O: Your films often have a lot of memorable faces on the fringes. Could you talk about the casting process, particularly how you cast the smaller roles?

JD: When we cast The Truth About Charlie, for example, we hired a casting director in France. But instead of casting specific people for specific parts, I requested that for my first two weeks in France, I wanted the casting director to bring her favorite actors in. These actors had to be willing to come in for a general meeting, with no particular part in mind, just so I could see what a lot of people looked like and when they would be available. As I met people, I started making notes to have such-and-such an actor come back to read for such-and-such a part. In two instances, actors came in, and I liked them so much that I actually invented parts for them. The French commandant's mustachioed sidekick… There was no such character in the script. But I met Simon Abkarian, that actor, and I was so galvanized by his presence that I asked if he would participate in a fun experiment: If he could show up for every scene that the commandant was in, we would find a nice place for him in that scene. Over the course of the film, hopefully we could develop a very interesting character. The other made-up role was the Mysterious Woman In Black, the widow, which didn't exist in the script and which is an even more difficult character to explain. But I met Magali Noël, who is a woman of extraordinary radiance and presence, someone we recognize from many Fellini movies and from Rififi, and who's been a well-established stage and screen actor for about 60 years in France. So I met her and was completely enchanted by her, and felt that it would be wonderful to have a character in the story by which we could judge Thandie's progress to finding the truth about Charlie.


O: Your work is so strongly associated with the American landscape that The Truth About Charlie seems like a bit of a curveball. How much did you know about Paris when you started shooting?

JD: Probably 80 to 90 percent of my impressions of Paris entering the picture came from a lifetime of watching French movies. [Laughs.] In that regard, The Truth About Charlie is an opportunity for me to acknowledge the incredibly important part that French movies have played in my movie-going life. My parents, God bless 'em, took me to French movies when I was a little kid. Even at 7 or 8, they'd take me to movies like Mr. Hulot's Holiday. During my brief moment in college, I discovered New Wave films and devoured years and years of the stuff. There was a period of my life when I was obsessed with Brigitte Bardot. I had a relationship with her. I missed Brigitte Bardot between Brigitte Bardot movies the way one misses a live person that you've got a crush on. All of these transitions of my life were marked with attachments to different kinds of French movies. So once I got over there, I was confronted with the "real" Paris of today, which is tremendously stimulating–it's as visual a city as exists anywhere. But also, the picture became a receptacle for all this love I have for French cinema and French culture and French folkways as perceived through the movies. [Laughs.]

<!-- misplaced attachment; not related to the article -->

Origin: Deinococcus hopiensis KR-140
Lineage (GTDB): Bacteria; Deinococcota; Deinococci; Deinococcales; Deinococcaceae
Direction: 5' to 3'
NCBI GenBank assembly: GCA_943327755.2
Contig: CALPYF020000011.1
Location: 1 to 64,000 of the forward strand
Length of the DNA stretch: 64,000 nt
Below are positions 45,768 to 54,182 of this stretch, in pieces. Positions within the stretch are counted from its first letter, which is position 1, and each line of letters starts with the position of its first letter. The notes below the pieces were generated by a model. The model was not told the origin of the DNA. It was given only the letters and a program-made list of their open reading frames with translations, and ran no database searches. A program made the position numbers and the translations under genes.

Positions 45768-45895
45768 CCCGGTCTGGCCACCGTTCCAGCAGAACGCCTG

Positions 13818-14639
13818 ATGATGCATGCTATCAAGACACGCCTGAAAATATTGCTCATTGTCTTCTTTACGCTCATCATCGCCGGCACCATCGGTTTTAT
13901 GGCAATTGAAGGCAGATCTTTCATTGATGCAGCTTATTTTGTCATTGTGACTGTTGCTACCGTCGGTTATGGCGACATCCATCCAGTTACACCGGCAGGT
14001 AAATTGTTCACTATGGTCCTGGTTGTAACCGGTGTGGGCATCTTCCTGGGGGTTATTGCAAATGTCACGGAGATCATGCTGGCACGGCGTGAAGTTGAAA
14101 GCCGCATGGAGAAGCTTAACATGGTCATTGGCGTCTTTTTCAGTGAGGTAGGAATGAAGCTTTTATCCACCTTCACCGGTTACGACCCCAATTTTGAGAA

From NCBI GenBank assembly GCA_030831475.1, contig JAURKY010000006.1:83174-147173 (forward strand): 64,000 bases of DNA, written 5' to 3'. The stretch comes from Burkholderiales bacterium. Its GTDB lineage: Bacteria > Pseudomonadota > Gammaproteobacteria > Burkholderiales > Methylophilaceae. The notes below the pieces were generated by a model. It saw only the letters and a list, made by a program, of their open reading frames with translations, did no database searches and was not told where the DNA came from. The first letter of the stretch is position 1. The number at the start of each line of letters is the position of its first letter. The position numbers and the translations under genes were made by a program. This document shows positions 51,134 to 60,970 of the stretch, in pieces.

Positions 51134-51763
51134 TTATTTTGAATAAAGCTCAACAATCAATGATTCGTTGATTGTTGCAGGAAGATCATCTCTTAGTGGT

O: The film has a complicated storyline, but the style seems very on-the-fly and New Wave-influenced, as you say. Was it difficult for you to find that balance?

JD: The way we approached shooting the picture was very much off-the-cuff in a certain sense. However, aspects of the visual side of the film, especially as it pertains to the presentation of the past, were scrupulously designed up front in concert with the cameraman, the production designer, a terrific French storyboard artist, a costume designer… An enormous amount of work went into how we were going to present the past, and this fundamental choice of shooting all the past in digital, so we could make a textual distinction between people's memories of events as they might have happened and the so-called reality of the present. But we did shoot very off-the-cuff, because we wanted to have a freewheeling, New Wave style. I enjoy that as a consumer. I love that approach, and I think it's underexploited when it comes to more mainstream projects. In terms of the complicated story, one of the differences between The Truth About Charlie and Charade is that our film chooses to give more screen time to the past, and even [Newton's character's] dead husband Charlie, who in the original is only seen once as a body tumbling off the train at the very beginning. Not even at his open-casket funeral, which is one of the classic scenes… It was one of the scenes in the original film that was so great, we couldn't begin to know how to redo it. That's the interesting thing about remaking a great picture: You find yourself saying, "No, we can't do that. It was too perfect. We have to do something different here." [Laughs.] We took a different approach to the cadaver, and we took a different approach to the orange-passing scene, which turns into a tango in our movie. Instead of seeing Cary Grant take a shower in his suit, we get to see Thandie Newton take a shower with no suit. [Laughs.]